As an eternal optimist my thinking is often tempered by my wife’s sage advice, “If it sounds too good to be true, it probably is.” Undeterred by those words, I usually go forward, smiling, on yet another wild goose chase. I naively tend to think that nearly everyone else in the world that seems to be friendly and outgoing is doing it in an altruistic sense. I am often reminded of, again, my wife’s words when we were negotiating for an automobile about ten years ago. I had struck up a snappy conversation with the salesman and was discussing a variety of things with him when he received a phone call. When he took the call, my lovely bride leaned over and sotto voce said, “Rick, this guy doesn’t want to be your friend, he wants to sell you a car!”

Recently, I heard on the radio that a “free (this is the first hint of disaster) career opportunity seminar for marketing consultants” was being held a nearby hotel the following week. The radio message went on to say that “applicants” for these positions would receive a free laptop computer and qualify for car leases and various bonus plans. Needless to say, I couldn’t resist.

One of the luxuries of being suddenly unemployed is having the time to pursue all possible job opportunities. Instead of furiously sending out resumes, it sometimes is worthwhile to do a little “field work” and attend things like “job fairs” and “career seminars” to round out your job search experience. During my state of enforced vocational respite I have attended various job fairs (these are opportunities to get free food and drink, sometimes, while company employees scrutinize you and your resume and smile so much that their cheeks must hurt for days afterward) and career seminars.

The “free laptop” career seminar was just too good to pass up, so I went. After registering via telephone, where they gave me a special reservation number (which, strangely, was not required when I showed up) I wrote the date on my calendar and planned that day around the big event. Two hundred intrepid souls were herded into a ballroom and introduced to the president of the company, who had made the trip from Dallas because, “he felt that this was just too important a meeting to entrust anyone else in his company.” After assuring everyone that this was not some type of come-on where he would be asking us to get out our checkbooks or credit cards, he informed us that his presentation would take approximately two hours of our “valuable” time (looking around, I saw a lot of retired-looking people, college student-age people, and unemployed-looking schmucks like myself).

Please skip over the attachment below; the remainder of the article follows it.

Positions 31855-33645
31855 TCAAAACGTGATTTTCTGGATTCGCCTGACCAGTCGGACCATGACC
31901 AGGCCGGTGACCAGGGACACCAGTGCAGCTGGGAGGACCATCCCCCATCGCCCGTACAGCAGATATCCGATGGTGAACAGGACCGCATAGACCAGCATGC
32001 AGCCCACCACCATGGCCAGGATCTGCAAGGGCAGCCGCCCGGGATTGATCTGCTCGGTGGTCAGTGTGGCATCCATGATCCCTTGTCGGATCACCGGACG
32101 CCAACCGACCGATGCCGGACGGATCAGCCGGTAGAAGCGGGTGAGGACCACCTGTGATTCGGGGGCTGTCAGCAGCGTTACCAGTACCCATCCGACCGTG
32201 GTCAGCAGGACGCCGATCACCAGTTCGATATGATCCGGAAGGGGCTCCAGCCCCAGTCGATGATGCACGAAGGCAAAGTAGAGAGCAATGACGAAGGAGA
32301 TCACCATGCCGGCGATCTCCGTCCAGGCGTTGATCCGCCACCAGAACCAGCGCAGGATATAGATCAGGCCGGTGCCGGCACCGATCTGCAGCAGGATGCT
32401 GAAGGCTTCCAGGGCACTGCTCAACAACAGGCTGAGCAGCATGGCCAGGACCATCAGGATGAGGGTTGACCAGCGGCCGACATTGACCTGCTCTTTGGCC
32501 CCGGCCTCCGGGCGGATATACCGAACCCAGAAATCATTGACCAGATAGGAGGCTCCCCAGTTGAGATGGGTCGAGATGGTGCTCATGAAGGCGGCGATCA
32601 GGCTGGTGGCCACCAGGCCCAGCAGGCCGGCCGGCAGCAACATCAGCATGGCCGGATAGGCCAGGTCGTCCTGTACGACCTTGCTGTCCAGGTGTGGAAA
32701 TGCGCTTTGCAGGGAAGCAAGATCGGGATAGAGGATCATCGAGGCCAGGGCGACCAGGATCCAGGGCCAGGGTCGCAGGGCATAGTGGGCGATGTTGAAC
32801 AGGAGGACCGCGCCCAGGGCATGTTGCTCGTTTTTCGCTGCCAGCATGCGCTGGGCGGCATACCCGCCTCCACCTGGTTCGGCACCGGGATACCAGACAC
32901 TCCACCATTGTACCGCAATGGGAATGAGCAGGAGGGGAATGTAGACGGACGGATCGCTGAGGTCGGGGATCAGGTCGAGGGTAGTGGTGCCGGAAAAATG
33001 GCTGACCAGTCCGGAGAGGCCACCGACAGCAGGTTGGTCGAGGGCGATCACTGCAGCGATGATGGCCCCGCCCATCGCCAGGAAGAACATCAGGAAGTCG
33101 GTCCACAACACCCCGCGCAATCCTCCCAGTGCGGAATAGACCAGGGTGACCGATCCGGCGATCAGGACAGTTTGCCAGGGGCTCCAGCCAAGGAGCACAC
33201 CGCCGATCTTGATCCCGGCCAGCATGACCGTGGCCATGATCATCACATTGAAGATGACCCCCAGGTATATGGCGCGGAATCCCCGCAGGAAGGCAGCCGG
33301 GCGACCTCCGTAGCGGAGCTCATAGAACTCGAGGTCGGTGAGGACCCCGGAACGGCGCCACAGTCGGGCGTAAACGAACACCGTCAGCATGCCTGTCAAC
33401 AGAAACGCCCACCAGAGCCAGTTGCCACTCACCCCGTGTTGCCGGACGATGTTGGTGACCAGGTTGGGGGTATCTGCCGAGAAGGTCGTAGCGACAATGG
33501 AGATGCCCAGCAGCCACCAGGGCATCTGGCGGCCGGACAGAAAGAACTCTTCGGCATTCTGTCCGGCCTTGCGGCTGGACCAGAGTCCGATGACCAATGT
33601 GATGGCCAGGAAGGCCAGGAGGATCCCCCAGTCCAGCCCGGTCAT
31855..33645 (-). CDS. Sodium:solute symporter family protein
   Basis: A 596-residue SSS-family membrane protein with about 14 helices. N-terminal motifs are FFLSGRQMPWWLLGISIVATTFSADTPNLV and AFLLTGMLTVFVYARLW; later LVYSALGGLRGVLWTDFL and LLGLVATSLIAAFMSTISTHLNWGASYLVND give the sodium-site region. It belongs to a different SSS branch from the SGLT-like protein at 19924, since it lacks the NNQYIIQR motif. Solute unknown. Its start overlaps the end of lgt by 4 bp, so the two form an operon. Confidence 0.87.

This guy was really good. He fairly oozed sincerity and personal success. He told us about how he began with nothing and was now a multimillionaire at the age of 33 (damn, I was in high school when this guy was born) with an 8,000 square foot home, five kids with their college tuition already paid for, and a garage full of exotic cars. He let everyone in the room know that he wanted to share his success with people having the vision to become successful entrepreneurs (uh oh!). He continued on with this powerful message for very nearly two hours before we got the first indicator that we were expected to part with some money, “By handing out these interactive CDs to prospects, you can expect a return far exceeding their $4.00 cost.” The crowd hunched forward in anticipation, waiting for the inevitable.

Our speaker didn’t disappoint us. After reiterating the vast amounts of money we could make with his program, he, in salesman’s parlance, “asked for the order.” For the sum of only twelve thousand dollars we could join him on this incredible journey to personal wealth and success, which included a “free” laptop computer and “qualified” us for car leases and various bonus plans. What a deal!

I passed on this one.


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